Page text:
**[First Posted on March 5, 2011]**
All of the scientists, engineers, pilots, and crew onboard the NASA DC-8 and the NASA Airborne Science Program support staff on the ground were deeply saddened by the launch failure of the Glory satellite. For more information about the specifics of what went wrong, watch the NASA news conference. For information on what the loss of Glory means to climate science, see here.
The NASA DC-8 left its home base at the NASA Dryden Aircraft Operations Facility in California at 9:47PM PST.
Boarding the NASA DC-8 before takeoff (March 4, 2011 8PM)
The DC-8 flew 1800 miles south to 7.5N 120W (a spot over the Pacific Ocean 2800 miles off the coast of Panama) where it circled for approximately thirty minutes at 41,000 ft, waiting to track the launch at 2:09 AM PST.
NASA DC-8 flight track (red line). The DC-8 tracked Glory’s launch while flying at 41,000 ft at 7.5S 120W
Instruments installed on the DC-8 by the KTech Corporation first detected Glory approximately four minutes after launch and tracked it for ten additional minutes. The failure of the fairing (a protective cover) to separate approximately three minutes after launch was revealed in Glory’s unexpected trajectory.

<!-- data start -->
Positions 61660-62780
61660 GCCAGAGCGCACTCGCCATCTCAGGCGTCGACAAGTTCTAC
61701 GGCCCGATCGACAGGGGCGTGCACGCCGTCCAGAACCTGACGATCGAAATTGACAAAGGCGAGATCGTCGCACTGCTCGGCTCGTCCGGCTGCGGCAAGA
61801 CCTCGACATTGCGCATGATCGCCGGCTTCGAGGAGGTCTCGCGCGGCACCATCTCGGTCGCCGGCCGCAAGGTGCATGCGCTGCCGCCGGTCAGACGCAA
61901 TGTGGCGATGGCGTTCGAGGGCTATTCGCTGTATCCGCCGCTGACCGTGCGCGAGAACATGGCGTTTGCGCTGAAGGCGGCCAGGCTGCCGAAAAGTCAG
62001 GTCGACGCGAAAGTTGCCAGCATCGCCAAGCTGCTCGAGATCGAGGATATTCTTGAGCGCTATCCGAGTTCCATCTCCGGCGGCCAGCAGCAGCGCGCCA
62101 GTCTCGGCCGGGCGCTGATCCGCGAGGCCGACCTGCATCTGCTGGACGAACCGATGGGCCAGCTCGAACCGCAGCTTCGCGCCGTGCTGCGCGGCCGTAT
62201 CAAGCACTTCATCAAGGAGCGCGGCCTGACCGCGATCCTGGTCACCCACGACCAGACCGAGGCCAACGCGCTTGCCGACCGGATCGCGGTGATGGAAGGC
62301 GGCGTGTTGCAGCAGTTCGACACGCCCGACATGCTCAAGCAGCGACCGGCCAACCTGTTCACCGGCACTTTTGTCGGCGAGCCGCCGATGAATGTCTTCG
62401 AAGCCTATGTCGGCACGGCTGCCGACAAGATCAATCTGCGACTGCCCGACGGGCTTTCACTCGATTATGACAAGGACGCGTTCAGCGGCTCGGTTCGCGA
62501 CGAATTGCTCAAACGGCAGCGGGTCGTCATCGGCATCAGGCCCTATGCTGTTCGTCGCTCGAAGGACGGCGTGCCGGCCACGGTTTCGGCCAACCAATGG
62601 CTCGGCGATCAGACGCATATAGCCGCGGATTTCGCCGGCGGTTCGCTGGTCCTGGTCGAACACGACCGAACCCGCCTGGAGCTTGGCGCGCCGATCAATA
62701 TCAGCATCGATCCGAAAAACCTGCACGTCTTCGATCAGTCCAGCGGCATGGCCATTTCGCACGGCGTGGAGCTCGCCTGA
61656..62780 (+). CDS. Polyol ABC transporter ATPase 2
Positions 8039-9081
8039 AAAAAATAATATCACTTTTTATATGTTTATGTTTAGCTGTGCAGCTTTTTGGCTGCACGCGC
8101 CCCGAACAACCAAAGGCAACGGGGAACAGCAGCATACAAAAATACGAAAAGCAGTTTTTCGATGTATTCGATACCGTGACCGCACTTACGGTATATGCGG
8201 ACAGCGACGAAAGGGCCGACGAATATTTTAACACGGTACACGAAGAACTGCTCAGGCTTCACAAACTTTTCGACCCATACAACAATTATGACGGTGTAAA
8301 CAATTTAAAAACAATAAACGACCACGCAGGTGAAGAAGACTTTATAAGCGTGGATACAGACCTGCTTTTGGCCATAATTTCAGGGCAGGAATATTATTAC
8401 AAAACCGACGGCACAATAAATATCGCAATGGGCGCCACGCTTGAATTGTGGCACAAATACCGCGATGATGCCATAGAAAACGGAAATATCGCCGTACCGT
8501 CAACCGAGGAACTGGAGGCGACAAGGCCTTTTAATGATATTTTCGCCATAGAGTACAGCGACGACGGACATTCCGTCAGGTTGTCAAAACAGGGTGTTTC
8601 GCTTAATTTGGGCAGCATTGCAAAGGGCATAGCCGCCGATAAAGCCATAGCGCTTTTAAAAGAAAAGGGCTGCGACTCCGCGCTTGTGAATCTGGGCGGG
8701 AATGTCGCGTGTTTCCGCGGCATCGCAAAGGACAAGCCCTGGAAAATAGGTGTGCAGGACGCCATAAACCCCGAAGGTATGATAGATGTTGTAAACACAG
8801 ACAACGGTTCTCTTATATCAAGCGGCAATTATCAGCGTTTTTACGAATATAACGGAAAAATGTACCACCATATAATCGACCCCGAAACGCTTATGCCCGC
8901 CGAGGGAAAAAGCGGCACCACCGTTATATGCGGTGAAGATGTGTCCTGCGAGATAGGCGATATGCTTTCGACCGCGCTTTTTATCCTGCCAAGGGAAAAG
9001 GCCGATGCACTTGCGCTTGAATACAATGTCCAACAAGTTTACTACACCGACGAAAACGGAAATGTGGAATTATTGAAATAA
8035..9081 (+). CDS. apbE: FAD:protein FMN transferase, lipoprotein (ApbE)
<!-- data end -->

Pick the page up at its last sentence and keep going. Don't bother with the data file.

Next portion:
Telemetry data collected by the NASA DC-8 and from other locations will be used to better understand what went wrong.
**[First posted on February 17, 2011]**
|The NASA ER-2 in flight|
After the ER-2 returned, instrument scientists from NASA’s Goddard Space Flight Center were literally jumping and yelling for joy in the hangar at Dryden when they took their first look at the data!
Wind profile data collected by TWiLiTE will be important for analyzing atmospheric dynamics, for weather predictions, and for understanding Earth’s hydrological cycle. Data reduction and processing is now in progress. The data will also be compared with ground validation measurements to verify TWiLiTE’s performance.
|TWiLiTE sits on its dolly in the hangar at Dryden Aircraft Operations Facility
after its successful flights on the NASA ER-2 (Feb 17, 2011)
Engineers work on the ER-2 after TWiLiTE is removed (Feb 17, 2011)
The TWiLiTE instrument was developed with funding from the Earth Science Technology Office as a demonstration for the 3D-WINDS Global Wind Space Mission. ER-2 flight testing of TWiLiTE was provided by the NASA Airborne Instrument Technology Transfer program.